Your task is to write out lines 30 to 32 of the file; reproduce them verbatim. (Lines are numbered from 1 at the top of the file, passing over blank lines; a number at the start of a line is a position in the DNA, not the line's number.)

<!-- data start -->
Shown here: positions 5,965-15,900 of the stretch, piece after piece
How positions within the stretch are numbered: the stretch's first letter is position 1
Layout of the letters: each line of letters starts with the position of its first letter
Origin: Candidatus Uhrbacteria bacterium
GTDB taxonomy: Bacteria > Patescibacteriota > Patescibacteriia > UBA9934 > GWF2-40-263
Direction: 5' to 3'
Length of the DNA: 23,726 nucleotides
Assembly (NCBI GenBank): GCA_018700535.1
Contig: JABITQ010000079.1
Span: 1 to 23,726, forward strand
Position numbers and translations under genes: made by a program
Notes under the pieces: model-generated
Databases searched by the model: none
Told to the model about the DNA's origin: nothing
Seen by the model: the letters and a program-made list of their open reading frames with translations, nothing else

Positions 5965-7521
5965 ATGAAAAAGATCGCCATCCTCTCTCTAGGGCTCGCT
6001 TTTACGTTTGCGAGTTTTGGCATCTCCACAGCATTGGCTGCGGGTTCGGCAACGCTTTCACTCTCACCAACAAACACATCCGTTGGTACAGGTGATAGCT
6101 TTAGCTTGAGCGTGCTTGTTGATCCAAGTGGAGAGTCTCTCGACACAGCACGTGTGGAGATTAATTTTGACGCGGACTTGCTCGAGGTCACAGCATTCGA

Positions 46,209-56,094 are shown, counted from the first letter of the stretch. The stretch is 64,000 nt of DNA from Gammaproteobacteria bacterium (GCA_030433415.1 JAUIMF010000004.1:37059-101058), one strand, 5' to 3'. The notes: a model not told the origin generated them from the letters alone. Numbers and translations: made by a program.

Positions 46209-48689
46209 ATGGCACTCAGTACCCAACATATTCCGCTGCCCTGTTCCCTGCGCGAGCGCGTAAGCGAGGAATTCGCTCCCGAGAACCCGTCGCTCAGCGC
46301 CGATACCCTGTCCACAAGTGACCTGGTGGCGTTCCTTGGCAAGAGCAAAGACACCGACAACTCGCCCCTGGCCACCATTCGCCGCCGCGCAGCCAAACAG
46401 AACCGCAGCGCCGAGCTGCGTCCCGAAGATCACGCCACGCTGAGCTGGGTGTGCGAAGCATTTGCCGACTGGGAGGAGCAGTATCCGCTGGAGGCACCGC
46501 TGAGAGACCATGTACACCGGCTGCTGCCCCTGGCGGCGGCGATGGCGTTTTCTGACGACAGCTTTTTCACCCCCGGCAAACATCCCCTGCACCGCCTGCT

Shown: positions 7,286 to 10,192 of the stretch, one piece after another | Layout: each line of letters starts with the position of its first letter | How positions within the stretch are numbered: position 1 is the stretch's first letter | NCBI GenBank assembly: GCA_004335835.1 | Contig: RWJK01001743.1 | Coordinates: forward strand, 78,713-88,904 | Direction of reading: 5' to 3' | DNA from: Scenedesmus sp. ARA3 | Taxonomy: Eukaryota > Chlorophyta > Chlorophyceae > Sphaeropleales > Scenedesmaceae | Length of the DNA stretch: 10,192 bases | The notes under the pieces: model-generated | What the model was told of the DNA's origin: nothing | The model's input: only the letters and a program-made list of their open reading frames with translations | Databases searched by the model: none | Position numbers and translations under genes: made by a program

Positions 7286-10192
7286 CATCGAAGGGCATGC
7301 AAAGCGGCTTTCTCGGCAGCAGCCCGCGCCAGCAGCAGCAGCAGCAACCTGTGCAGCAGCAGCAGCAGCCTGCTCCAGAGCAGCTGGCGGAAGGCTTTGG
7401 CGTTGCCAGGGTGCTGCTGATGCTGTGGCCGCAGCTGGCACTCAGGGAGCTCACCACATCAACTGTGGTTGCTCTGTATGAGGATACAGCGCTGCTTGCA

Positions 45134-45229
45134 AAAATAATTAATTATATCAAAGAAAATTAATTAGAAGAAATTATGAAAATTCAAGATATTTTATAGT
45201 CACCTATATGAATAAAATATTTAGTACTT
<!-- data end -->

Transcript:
7401 CGTTGCCAGGGTGCTGCTGATGCTGTGGCCGCAGCTGGCACTCAGGGAGCTCACCACATCAACTGTGGTTGCTCTGTATGAGGATACAGCGCTGCTTGCA

Positions 45134-45229
45134 AAAATAATTAATTATATCAAAGAAAATTAATTAGAAGAAATTATGAAAATTCAAGATATTTTATAGT